While this may not be Elizabeth Taylor’s best story (I’m still working my way through them, slowly but surely), it’s certainly one of her most memorable. A lonely middle-aged woman named Emily is preparing to meet a man she has been writing to for the last ten years. Over the years, she has confided such intimacies in Edmund – he had always seemed so approachable and attentive at a distance, perhaps overly so. As she waits for Edmund to arrive at her cottage for lunch, Emily worries that their meeting will be a mistake. Can she live up to the impressions created by her letters? Will Edmund be disappointed by the real Emily once he meets her in the flesh? Will he ever write to her again? Somewhat inevitably, the lunch is rather strained – the atmosphere made all the more difficult by the most awkward of starts and the interference of a nosy neighbour, the pushy Mrs Waterlow. The story itself is quietly devastating, and yet there is a glimmer of hope at the end.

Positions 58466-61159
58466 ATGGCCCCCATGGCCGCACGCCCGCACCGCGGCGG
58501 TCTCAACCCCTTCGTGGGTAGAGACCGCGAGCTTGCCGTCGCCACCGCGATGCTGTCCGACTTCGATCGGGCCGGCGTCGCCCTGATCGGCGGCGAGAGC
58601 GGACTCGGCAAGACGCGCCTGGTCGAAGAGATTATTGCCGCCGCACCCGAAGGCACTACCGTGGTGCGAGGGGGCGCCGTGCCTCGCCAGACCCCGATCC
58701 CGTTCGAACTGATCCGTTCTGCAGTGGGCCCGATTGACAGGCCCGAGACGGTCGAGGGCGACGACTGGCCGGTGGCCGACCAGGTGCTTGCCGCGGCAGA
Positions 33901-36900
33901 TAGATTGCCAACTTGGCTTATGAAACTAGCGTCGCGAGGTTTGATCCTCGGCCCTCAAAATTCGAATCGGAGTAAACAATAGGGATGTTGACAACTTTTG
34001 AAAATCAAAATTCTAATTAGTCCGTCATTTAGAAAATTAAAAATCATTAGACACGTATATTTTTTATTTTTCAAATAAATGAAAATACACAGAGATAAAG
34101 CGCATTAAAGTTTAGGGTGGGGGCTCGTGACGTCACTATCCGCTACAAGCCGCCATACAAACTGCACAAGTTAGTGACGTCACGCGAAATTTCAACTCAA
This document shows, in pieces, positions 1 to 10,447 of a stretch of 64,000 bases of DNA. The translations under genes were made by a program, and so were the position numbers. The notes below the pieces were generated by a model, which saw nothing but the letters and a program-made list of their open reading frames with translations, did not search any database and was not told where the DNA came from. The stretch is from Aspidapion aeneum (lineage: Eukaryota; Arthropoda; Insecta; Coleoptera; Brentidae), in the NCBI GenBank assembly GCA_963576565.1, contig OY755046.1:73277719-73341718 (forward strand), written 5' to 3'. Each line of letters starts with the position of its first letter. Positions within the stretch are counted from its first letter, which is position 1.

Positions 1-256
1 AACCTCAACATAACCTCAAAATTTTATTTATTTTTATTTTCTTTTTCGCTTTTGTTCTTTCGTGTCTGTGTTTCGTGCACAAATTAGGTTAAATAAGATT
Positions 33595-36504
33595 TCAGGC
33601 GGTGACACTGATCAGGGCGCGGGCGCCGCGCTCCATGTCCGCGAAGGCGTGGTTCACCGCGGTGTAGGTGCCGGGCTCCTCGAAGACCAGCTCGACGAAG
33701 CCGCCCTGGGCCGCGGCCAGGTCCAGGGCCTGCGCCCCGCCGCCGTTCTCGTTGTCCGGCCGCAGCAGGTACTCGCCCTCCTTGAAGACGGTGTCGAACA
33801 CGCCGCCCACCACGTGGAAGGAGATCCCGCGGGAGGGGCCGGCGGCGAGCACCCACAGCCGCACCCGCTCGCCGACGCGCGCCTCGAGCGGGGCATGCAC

First published in Cornhill Magazine. Collected in The Blush and Other Stories, Peter Davies 1958, republished by Virago Modern Classics, 1986. Also in Complete Short Stories, Virago, 2012